Liquid crystal displays are manufactured on flat rigid substrates where the liquid crystals position between pixel electrodes and counter-electrodes. Flat is important, because bending produces unequal distances between electrodes. This difference results in color irregularities. Omron Corp.'s Material Development Department (part of the Electronic Components Business Company) is challenging the production limitation. Using a vacuum impregnation technique, Omron has demonstrated the ability to insert liquid crystals into a polymer film consisting of approximately 0.5-micron diameter spherical polyacrylate particles. Because the polymer network is finer than than conventional self-supported polymer/liquid crystal composite film, it allows a uniform color across a display whether the display is bent or not. Other potential applications for this capability include light-diffusion film, reflection film, and ink jet printing paper. For further details, contact Christopher_udell@omron.co.jp.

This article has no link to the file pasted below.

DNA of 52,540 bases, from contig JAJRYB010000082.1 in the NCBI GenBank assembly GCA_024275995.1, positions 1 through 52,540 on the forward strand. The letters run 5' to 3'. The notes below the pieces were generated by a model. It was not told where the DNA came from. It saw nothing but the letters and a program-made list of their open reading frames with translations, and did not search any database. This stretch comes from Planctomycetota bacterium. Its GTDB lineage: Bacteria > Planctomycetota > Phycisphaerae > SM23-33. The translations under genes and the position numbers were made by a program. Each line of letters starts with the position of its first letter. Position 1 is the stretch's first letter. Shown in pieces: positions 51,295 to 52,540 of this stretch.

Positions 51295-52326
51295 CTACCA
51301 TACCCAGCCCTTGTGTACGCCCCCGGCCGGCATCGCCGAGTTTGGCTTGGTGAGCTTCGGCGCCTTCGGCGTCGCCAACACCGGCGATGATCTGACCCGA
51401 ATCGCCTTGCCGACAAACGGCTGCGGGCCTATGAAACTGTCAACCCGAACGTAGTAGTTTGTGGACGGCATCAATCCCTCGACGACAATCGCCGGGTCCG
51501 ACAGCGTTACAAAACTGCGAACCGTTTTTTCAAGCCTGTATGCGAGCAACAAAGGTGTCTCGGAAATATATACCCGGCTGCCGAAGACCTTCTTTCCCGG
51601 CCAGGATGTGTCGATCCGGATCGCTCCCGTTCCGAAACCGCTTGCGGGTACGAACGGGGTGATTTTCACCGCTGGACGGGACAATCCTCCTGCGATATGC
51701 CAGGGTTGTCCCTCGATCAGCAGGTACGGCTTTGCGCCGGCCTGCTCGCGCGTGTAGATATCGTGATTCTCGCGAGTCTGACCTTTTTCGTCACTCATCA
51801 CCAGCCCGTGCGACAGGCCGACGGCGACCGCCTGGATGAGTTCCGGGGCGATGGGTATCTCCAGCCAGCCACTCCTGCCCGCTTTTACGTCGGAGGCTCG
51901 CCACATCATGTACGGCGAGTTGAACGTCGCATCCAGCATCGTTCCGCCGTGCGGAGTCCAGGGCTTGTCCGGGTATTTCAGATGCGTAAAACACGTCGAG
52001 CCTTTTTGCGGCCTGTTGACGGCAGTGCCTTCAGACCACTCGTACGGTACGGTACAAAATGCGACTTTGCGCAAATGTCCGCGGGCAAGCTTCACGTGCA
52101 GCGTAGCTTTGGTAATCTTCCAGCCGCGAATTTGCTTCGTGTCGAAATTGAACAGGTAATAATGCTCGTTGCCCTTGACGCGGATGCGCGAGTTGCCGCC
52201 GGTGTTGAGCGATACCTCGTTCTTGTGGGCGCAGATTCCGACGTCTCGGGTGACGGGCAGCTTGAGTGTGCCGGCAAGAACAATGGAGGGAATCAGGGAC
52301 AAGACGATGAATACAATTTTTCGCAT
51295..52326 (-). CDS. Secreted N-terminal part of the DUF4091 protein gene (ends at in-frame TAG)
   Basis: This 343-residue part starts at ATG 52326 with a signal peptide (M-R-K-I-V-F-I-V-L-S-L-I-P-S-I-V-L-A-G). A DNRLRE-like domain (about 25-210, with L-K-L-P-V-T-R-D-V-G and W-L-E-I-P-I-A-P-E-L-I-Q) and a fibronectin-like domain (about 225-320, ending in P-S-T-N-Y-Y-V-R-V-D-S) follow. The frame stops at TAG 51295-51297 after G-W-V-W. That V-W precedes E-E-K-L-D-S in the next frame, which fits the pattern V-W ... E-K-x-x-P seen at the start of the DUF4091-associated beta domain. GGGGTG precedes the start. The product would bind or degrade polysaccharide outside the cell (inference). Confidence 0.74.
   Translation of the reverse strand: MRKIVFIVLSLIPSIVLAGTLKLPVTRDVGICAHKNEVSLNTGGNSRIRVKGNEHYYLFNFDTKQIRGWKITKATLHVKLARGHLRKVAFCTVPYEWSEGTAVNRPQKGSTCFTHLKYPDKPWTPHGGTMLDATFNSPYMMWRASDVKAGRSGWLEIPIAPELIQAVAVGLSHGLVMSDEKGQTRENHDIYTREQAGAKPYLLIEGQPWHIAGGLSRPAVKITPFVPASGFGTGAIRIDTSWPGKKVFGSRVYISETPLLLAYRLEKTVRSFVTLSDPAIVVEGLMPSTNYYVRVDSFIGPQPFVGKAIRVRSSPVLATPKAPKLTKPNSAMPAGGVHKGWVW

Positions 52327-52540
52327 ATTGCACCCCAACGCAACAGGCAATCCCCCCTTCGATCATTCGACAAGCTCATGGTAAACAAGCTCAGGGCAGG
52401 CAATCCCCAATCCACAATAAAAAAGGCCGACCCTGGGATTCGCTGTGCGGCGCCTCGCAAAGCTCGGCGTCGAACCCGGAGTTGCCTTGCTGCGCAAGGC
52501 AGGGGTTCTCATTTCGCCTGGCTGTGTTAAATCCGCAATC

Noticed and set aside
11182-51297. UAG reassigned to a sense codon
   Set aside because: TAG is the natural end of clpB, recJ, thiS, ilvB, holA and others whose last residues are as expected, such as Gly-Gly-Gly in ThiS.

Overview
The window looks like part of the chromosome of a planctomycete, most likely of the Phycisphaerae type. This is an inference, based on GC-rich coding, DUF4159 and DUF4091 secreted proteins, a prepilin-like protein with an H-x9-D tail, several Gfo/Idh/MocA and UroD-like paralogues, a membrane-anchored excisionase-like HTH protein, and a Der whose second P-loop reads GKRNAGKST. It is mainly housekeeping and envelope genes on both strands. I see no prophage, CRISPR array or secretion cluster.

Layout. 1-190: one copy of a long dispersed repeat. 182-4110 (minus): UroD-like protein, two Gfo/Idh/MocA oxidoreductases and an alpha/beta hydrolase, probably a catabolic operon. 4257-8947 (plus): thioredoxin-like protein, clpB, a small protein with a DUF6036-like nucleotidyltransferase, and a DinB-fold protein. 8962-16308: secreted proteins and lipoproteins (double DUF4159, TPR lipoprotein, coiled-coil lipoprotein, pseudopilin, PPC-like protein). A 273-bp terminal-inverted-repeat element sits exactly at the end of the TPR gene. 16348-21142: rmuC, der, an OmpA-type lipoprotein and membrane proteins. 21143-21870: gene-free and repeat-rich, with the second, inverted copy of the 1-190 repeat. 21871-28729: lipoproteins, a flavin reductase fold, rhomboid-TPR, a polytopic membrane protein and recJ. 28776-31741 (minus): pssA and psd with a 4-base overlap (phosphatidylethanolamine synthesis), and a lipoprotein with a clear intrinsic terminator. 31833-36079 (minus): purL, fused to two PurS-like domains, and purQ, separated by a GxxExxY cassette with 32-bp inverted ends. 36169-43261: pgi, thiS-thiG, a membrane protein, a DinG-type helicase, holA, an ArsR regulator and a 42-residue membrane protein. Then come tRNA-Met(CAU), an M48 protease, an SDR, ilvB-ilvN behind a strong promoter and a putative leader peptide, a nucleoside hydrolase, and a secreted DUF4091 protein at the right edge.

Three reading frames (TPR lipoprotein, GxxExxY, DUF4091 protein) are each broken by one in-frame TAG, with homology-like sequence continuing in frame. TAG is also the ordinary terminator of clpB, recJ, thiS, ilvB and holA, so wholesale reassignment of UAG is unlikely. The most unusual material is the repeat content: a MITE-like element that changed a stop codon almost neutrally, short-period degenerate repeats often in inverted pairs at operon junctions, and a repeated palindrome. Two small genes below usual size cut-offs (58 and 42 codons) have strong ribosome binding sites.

A simple new chemical method for repairing and recycling notoriously difficult carbon fiber composites has been developed by the Fraunhofer Institute for Applied Polymer Research. An entire component can be completely recycled, including reclaiming its expensive carbon fibers for reuse.
In today’s connected world we are seeing the beginning of connected homes, smart grids, self-driving automobiles, drones, and many other amazing devices. Out of all the soon-to-be connected devices, which device poses the greatest dangerous to its users and society?
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